No Longer a Party With a Difference

This is a party that is duly credited for pulling the political discourse in Kashmir away from the Hurriyat and helping again ‘mainstream’ the politics in the state. But the coalition with BJP is making it tough for PDP to retain its image as a party with a difference. If the coalition were to complete the six year term, what will become of the party that once so radically changed the political landscape of the state, by displacing the monopolistic National Conference. PDP has already jettisoned the quasi-separatist image that it once effectively used to endear itself to the masses, providing them a ‘within-the-system option’ for an ideology which has positioned itself outside the system. 

The party has come a long way in a very short history of a little over seventeen years. In fact, its real momentous journey began in 2002 – just four years into its creation in 1998  – when against all odds, it won 16 seats in valley and formed government in alliance with the Congress.  This was the first time that National Conference lost the power in Kashmir through a democratic vote. Thereafter, the party went from strength to strength in six years in power, fine-tuning along the way a hard-edged soft-separatist political agenda and the identity.

The Assembly elections in 2008 saw the party advancing its tally from 16 to 21 seats, thereby cementing its standing as an established political party. Its probable second shy at power fell through after the Congress switched loyalty to NC. This, however, hardly dented the party’s enhanced political standing in the state.  It showed in 2014, first in Lok Sabha polls which it swept in Valley, winning all the three seats and then in Assembly elections in which it emerged as the largest single party. 

But its choice of BJP as the coalition partner threatens to undo all that PDP has stood for. Though coalition was formed after a tough two-month negotiation leading to a reasonably good-looking Agenda of Alliance, little has gone well since. BJP has reneged on all its commitments such as the revocation of AFSPA  or initiating dialogue with separatist groups. The saffron party has even maintained its rhetoric on Article 370. Its government at the centre  has not been munificent with funds either.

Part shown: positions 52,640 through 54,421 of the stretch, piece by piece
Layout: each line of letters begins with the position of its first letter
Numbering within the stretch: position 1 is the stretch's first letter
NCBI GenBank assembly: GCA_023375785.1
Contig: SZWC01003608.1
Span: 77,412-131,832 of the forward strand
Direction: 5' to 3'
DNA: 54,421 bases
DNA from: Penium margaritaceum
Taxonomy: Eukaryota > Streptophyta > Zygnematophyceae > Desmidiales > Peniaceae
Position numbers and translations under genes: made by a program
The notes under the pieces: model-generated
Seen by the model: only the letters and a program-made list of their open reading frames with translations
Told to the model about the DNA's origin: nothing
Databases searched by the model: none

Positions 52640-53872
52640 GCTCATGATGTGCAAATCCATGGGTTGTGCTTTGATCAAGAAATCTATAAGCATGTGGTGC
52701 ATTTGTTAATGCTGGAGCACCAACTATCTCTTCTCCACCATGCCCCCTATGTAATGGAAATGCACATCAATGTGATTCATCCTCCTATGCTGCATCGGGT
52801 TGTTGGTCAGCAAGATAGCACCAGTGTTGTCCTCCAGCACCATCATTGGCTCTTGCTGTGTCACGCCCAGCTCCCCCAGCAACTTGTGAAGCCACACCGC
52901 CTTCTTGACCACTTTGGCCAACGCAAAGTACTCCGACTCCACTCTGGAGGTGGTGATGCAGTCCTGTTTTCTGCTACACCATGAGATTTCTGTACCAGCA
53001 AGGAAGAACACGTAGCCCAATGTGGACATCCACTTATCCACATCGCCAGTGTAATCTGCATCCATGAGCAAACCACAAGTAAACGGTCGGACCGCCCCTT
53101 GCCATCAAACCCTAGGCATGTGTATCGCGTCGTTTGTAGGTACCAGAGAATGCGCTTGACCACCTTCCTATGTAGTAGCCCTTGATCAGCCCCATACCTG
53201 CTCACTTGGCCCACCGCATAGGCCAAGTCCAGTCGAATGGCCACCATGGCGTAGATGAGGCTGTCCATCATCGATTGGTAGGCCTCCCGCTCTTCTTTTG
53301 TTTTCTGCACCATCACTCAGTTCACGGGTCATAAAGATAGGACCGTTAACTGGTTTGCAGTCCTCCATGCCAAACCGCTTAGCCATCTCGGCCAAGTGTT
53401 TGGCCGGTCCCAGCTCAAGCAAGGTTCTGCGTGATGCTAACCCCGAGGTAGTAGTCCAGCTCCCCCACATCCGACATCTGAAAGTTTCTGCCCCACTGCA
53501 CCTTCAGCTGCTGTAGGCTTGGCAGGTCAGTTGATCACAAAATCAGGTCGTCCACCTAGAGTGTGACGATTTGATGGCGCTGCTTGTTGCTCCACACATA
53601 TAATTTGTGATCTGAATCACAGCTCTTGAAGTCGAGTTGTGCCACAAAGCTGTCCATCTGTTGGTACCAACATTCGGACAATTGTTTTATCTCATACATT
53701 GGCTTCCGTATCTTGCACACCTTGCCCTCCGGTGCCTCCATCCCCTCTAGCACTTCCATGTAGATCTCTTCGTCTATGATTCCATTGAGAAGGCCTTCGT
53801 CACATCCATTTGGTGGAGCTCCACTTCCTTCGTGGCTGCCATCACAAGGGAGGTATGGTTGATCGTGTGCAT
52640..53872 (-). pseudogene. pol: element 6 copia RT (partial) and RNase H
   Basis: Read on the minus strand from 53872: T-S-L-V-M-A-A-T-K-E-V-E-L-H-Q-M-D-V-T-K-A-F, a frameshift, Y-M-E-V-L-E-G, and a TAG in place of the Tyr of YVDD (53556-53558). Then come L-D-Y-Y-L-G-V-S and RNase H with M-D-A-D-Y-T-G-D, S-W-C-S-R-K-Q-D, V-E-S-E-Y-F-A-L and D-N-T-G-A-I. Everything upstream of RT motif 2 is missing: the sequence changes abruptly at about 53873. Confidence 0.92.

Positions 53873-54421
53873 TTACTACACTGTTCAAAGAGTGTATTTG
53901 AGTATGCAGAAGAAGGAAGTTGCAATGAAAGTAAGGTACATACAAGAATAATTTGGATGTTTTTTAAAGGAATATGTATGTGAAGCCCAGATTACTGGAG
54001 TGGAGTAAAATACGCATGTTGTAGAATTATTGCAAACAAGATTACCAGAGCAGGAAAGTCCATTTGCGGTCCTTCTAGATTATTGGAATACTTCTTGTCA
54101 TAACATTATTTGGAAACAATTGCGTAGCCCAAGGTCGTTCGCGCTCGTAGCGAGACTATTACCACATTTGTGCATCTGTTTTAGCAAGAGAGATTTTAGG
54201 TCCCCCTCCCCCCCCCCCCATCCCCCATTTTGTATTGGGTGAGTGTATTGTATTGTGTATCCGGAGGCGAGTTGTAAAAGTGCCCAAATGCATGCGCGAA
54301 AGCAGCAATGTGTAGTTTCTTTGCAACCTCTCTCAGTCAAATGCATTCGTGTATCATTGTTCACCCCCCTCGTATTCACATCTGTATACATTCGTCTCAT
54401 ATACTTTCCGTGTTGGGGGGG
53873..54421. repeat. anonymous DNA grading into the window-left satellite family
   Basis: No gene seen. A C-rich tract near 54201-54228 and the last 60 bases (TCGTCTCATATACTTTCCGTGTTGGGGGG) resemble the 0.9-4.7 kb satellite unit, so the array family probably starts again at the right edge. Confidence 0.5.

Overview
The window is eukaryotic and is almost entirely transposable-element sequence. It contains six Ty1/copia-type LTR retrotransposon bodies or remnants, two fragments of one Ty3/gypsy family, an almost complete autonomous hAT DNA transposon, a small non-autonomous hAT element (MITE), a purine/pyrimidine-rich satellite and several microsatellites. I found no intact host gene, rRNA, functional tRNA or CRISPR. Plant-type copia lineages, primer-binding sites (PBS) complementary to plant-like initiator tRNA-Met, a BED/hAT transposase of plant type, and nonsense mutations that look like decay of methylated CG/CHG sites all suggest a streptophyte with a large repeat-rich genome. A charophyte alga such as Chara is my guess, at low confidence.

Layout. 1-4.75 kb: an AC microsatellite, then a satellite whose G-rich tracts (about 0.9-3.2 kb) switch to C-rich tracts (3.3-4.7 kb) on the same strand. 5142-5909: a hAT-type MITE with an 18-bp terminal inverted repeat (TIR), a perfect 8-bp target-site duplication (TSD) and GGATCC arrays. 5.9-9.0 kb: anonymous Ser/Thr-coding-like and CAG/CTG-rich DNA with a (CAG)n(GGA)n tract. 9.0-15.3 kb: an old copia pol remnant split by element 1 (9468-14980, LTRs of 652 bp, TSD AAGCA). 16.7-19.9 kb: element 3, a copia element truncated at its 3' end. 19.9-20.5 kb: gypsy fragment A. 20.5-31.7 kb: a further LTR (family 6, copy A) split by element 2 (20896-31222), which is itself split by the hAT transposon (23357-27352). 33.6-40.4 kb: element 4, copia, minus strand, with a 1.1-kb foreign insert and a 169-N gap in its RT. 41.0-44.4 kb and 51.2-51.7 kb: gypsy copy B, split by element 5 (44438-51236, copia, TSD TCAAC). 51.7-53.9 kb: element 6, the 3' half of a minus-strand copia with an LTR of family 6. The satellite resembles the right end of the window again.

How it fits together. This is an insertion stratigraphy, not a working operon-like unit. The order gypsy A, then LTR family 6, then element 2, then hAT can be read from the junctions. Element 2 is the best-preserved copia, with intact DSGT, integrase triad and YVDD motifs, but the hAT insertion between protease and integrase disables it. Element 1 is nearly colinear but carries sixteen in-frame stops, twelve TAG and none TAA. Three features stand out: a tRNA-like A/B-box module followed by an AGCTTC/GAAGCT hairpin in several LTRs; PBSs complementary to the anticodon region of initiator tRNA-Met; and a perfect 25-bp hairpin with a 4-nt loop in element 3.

PDP has been left congratulating itself for stalling the Sangh Parivar bid to revoke Article 370 but BJP has moved the political discourse on Kashmir to the integration of the state into India. This has diminished Chief Minister Mufti Sayeed’s  vaunted aura even though the setback is not yet irreparable. 

PDP thus faces some serious existential issues. It has put its ideological agenda on hold while BJP has aggressively pursued its own.  This has made PDP look tame, passive and timid.  From a party which was used to ply a belligerent politics, PDP has merged completely into the governance, in a stark contrast to its previous term in office. The party has become almost just another National Conference known now for its drab and dull politics. In fact, a subdued PDP is helping NC rehabilitate itself.

Can the soft-separatist party stage a political recovery? If the eight months of the coalition’s term are any guide, there is little hope. For PDP o salvage its standing and arrest its waning popularity, it has to play its natural politics and reclaim its ideological moorings.



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